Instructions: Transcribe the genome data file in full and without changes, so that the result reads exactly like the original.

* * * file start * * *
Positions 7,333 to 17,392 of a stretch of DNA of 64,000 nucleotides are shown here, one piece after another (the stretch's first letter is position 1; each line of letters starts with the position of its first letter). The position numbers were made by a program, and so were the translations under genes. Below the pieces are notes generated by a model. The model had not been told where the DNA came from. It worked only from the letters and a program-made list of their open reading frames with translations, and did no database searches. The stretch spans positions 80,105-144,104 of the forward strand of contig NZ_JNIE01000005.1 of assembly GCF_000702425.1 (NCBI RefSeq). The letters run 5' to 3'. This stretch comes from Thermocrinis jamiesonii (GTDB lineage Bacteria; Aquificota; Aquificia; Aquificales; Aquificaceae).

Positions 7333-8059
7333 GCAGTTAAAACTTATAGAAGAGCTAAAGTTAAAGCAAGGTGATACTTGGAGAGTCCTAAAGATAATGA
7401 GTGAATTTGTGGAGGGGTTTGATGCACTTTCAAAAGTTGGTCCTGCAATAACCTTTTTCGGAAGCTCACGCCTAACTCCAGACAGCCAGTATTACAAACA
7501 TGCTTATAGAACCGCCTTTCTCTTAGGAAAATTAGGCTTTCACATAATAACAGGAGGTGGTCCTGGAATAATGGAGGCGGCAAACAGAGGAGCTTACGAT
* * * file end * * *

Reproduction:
Positions 7,333 to 17,392 of a stretch of DNA of 64,000 nucleotides are shown here, one piece after another (the stretch's first letter is position 1; each line of letters starts with the position of its first letter). The position numbers were made by a program, and so were the translations under genes. Below the pieces are notes generated by a model. The model had not been told where the DNA came from. It worked only from the letters and a program-made list of their open reading frames with translations, and did no database searches. The stretch spans positions 80,105-144,104 of the forward strand of contig NZ_JNIE01000005.1 of assembly GCF_000702425.1 (NCBI RefSeq). The letters run 5' to 3'. This stretch comes from Thermocrinis jamiesonii (GTDB lineage Bacteria; Aquificota; Aquificia; Aquificales; Aquificaceae).

Positions 7333-8059
7333 GCAGTTAAAACTTATAGAAGAGCTAAAGTTAAAGCAAGGTGATACTTGGAGAGTCCTAAAGATAATGA
7401 GTGAATTTGTGGAGGGGTTTGATGCACTTTCAAAAGTTGGTCCTGCAATAACCTTTTTCGGAAGCTCACGCCTAACTCCAGACAGCCAGTATTACAAACA
7501 TGCTTATAGAACCGCCTTTCTCTTAGGAAAATTAGGCTTTCACATAATAACAGGAGGTGGTCCTGGAATAATGGAGGCGGCAAACAGAGGAGCTTACGAT